[Home]   [  News]   [  Events]   [  People]   [  Research]   [  Education]   [Visitor Info]   [UCSD Only]   [Admin]
Home > Events > CCoM > Abstract
Search this site:

Randolph E. Bank
Philip E. Gill
Michael Holst

Administrative Contact:
Terry Le

Office: AP&M 7431
Phone: (858)534-9813
Fax: (858)534-5273
E-mail: tele@ucsd.edu
Measuring Degree of Controllability of a Linear Dynamical System

Emre Mengi
UCSD Department of Mathematics


A linear time-invariant dynamical system is controllable if its trajectory can be adjustedto pass through any pair of points by the proper selection of an input.Controllability canbe equivalently characterized as a rank problem and therefore cannot be verifiedreliably numerically in finite precision. To measure the degree of controllability of a systemthe distance to uncontrollability is introduced as the spectral orFrobenius norm of thesmallest perturbation yielding an uncontrollable system. For a first order system we present a polynomial time algorithm to find the nearest uncontrollable systemthat improves the computational costs of the previous techniques. The algorithm locates the globalminimum of a singular value optimization problem equivalent to the distance to uncontrollability.In the second part for higher-order systems we derive a singular-valuecharacterization and exploitthis characterization for the computation of the higher-order distance to+uncontrollability to lowprecision. Keywords: dynamical system, controllability, distance touncontrollability, Arnoldi, inverse iteration, eigenvalue optimization,polynomial eigenvalue problem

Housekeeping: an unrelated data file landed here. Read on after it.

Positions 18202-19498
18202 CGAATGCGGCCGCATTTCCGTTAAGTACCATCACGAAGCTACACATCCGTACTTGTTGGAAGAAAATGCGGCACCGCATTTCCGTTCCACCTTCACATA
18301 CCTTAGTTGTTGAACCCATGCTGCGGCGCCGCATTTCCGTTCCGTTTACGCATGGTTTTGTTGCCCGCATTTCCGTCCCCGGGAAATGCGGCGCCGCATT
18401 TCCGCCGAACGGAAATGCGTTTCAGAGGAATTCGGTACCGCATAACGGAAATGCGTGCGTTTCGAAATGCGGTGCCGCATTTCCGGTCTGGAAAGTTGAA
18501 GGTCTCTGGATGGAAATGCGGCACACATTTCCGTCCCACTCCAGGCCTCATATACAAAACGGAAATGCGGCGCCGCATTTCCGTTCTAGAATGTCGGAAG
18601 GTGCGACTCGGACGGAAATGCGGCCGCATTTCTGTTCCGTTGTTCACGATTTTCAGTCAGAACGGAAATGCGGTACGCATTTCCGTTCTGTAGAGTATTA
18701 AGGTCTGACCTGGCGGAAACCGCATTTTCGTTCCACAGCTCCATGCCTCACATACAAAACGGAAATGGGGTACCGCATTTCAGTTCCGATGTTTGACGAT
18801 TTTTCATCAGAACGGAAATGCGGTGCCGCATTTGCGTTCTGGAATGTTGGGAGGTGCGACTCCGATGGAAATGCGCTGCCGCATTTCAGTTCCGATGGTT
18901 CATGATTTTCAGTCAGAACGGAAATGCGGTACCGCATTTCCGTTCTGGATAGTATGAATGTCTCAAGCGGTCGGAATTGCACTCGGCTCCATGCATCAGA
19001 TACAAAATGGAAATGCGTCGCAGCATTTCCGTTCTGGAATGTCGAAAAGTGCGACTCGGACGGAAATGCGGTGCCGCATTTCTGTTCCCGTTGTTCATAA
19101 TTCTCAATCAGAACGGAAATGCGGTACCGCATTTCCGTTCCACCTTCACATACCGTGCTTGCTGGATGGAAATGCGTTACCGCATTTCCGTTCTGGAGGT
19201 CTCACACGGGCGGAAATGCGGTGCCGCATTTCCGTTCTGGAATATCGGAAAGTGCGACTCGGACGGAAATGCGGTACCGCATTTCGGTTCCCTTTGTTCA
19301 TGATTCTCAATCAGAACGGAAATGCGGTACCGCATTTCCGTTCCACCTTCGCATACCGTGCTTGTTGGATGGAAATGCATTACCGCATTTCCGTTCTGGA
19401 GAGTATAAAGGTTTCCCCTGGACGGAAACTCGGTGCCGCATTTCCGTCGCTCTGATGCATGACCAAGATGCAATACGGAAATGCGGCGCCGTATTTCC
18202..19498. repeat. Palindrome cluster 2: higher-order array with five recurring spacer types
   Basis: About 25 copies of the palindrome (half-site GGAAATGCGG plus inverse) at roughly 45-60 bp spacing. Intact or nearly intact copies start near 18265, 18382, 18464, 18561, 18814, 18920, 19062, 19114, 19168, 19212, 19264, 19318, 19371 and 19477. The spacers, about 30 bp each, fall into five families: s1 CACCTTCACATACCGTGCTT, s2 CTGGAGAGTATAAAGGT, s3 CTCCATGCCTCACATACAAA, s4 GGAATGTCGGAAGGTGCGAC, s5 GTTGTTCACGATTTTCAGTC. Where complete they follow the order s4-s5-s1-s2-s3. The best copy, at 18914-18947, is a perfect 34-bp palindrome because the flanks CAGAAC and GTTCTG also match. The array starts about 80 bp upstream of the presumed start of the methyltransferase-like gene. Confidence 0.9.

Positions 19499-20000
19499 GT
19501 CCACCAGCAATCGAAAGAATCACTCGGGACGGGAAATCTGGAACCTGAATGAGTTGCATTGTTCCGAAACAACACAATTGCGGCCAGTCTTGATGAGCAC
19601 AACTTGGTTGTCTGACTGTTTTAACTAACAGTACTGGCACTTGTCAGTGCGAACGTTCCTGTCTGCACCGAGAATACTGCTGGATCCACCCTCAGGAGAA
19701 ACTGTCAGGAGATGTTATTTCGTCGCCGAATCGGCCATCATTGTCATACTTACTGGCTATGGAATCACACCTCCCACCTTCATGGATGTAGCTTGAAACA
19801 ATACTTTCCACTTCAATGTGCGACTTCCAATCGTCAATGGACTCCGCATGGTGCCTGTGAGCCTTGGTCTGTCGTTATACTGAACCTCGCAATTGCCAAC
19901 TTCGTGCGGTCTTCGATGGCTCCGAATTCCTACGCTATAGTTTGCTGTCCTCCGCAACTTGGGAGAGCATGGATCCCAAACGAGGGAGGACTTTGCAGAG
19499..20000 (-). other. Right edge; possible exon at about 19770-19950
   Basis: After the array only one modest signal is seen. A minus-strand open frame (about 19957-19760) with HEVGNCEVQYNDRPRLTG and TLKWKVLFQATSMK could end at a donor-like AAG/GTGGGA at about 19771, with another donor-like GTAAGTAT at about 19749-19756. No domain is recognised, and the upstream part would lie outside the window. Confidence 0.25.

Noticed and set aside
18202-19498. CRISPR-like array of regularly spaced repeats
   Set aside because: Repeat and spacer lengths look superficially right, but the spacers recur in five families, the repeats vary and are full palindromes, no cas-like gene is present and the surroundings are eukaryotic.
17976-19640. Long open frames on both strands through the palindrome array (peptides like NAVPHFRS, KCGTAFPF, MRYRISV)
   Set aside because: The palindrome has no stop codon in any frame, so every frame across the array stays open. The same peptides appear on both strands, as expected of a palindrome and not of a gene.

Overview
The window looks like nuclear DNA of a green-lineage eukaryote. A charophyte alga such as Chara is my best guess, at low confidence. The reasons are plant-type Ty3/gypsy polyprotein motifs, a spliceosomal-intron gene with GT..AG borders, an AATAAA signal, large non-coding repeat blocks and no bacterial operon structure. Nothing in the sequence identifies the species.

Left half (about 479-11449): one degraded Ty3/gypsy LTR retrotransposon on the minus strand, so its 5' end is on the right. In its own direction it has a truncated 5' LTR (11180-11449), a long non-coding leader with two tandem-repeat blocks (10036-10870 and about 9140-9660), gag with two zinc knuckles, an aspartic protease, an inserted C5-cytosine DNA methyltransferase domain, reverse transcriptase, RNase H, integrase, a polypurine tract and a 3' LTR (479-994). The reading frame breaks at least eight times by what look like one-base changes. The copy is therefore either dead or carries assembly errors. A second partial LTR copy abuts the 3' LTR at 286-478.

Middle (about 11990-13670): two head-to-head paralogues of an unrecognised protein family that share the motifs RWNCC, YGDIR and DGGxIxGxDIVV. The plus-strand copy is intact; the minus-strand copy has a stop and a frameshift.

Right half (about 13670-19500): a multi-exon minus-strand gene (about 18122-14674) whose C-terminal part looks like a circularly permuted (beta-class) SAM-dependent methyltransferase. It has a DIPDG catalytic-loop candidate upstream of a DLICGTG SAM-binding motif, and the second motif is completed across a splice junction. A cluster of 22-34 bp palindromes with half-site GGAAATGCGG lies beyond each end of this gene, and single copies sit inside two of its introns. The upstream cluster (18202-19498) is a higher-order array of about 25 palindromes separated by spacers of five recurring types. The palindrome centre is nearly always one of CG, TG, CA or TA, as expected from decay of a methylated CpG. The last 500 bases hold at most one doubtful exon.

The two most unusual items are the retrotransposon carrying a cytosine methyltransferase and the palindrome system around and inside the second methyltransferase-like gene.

Tuesday, November 21, 2006
11:00AM AP&M 2402